Opportunity is now on the other side of the Sun and will remain out of contact for about two weeks. This happens every two years when Mars moves behind the Sun as seen from Earth and is called "solar conjunction." Essentially, the Earth moves faster than Mars, so when the Earth moves to the side of the Sun opposite of Mars, then Mars disappears behind the left edge of the solar disk until Earth moves far enough to see around the other side. Solar conjunction will last from June 3 to June 23 this year. That is sol 4038 to sol 4058 in rover times. During this time period Opportunity is given a list of activities to do...while we here on Earth take a vacation!
NASA / JPL-Caltech / UA / NMMNH / Larry Crumpler
Opportunity's path to the north edge of Spirit of St. Louis crater
Here is my current preliminary geologic map showing Opportunity's path to the north edge of Spirit of St. Louis crater. We are nearly done. As soon as solar conjunction is over we will head east into the head of Marathon Valley.
NASA / JPL-Caltech
Visualization of Opportunity's current position
Above is a visualization of Opportunity using the Navcams from its current location to show what the surroundings look like. The colored area in front of the rover is the area that Opportunity is working on right now. It is sitting on the north edge of the odd Spirit of St. Louis crater finishing up investigating the crater. Over conjunction it will be working on a strange red-colored contact between the edge of the crater and the surrounding terrain.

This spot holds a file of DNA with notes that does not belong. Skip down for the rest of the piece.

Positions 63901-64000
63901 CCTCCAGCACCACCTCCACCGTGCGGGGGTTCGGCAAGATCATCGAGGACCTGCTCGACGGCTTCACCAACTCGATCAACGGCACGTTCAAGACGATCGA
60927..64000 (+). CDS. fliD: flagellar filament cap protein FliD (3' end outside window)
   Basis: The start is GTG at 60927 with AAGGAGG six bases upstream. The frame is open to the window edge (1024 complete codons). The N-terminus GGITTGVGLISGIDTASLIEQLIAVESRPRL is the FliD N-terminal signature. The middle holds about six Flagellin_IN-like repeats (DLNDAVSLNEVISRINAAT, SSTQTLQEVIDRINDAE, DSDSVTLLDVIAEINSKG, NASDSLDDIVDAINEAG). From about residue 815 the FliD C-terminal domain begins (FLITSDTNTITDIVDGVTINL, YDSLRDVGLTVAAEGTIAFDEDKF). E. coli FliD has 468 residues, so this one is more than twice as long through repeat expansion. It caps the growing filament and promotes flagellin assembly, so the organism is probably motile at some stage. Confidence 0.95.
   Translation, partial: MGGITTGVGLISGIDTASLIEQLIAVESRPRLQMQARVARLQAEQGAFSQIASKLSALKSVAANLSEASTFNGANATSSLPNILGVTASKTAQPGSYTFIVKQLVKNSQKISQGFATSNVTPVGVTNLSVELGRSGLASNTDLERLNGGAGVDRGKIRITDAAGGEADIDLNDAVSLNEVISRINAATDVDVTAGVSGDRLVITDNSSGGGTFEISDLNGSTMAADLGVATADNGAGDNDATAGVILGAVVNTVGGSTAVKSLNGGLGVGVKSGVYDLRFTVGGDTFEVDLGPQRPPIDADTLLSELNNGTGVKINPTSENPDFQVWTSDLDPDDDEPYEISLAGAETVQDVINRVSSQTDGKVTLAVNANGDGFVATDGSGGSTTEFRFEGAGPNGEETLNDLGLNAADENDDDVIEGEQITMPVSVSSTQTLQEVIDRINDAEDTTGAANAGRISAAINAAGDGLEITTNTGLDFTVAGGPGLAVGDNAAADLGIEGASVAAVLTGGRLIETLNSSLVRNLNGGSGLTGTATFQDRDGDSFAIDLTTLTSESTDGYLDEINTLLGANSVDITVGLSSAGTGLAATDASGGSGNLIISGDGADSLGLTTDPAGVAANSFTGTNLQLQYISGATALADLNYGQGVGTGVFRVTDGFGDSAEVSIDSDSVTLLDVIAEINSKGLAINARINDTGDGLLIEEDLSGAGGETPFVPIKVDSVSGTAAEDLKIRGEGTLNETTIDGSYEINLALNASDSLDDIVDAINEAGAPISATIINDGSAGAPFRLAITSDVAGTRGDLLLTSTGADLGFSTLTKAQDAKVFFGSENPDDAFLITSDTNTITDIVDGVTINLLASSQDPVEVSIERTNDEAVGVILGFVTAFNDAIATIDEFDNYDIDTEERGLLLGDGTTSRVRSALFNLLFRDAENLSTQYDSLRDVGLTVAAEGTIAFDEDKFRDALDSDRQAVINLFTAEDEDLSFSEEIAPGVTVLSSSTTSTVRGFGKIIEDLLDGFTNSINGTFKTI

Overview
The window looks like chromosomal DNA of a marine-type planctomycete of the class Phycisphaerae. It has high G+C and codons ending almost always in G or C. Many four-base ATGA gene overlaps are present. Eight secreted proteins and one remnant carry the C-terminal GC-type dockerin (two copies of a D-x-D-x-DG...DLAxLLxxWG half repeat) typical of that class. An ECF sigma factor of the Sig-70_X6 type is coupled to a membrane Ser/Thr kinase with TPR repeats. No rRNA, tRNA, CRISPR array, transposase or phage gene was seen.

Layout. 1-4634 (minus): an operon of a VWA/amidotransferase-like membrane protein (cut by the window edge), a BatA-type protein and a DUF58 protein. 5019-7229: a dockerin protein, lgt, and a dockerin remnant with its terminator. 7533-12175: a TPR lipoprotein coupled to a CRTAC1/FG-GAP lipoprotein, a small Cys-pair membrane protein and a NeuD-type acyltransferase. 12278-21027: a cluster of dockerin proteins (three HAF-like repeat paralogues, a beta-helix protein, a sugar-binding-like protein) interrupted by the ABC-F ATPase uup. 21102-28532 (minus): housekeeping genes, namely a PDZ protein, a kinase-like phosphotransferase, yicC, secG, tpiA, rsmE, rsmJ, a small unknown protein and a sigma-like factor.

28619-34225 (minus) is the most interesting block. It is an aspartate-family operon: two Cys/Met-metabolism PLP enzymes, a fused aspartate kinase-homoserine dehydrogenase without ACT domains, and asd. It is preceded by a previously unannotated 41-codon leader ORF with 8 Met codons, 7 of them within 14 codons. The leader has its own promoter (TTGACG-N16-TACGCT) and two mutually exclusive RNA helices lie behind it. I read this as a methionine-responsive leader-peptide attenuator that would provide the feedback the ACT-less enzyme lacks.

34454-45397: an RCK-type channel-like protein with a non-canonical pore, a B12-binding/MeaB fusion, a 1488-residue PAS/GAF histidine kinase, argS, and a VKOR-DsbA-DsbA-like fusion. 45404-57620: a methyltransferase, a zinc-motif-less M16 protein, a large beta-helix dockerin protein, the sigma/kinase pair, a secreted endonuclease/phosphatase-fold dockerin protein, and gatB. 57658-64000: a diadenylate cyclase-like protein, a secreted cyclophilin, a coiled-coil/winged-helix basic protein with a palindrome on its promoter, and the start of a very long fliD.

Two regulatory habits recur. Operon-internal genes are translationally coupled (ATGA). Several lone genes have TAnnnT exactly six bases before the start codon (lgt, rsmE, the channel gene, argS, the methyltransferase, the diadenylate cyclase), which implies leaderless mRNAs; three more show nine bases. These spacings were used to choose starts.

The hills to the north in the background are part of the rim of Endeavour crater. The highest peak on the left is where Opportunity attained its highest elevation a few months ago. Since then it has driven down to this low spot of the rim of Endeavour crater where we hope to enter a valley shortly.
NASA / JPL-Caltech / Cornell / ASU
View from Opportunity looking east, sol 4037
This is the view from Opportunity looking east. The pile of rocks on the right is inside Spirit of St. Louis crater. If you look down there at the bottom of the image about where the azimuth indicates "100" (click the image to enlarge if you can't tell where that is), we can see a group of rocks that are slightly redder (pinker) than the surroundings. This is actually part of a band that follows the margin of the crater. Red usually means more oxidized. We want to know why it is oxidized...if it is. So, we will have Opportunity do a little examination of the rocks on either side as well as looking at the red zone itself. The blocky dark rocks are basaltic rocks. We don't know precisely how these rock got where they are, but suspect that some are debris "imported" as impact crater ejecta from a crater far away. They are similar in composition to many of the alkali basalts of New Mexico.
NASA / JPL-Caltech
Direction of travel after conjunction
And this is a view in the direction that Opportunity will head after solar conjunction. Basically it will head east through a notch in the rim of Endeavour crater and drop over local horizon into the head of Marathon Valley. That is the far rim of Endeavour crater 22 kilometers away just beyond the local horizon. I placed a faintly visible marker on the local horizon (just above the tip of the antenna; again, click the image to enlarge for better visibility) that shows where we will likely be headed. Opportunity is looking straight at the marker in this image. Check out the wild flagstone-like pavement on the left.
Meanwhile Opportunity is enjoying some personal quiet time alone on Mars, at least until June 23 when we start pestering her again.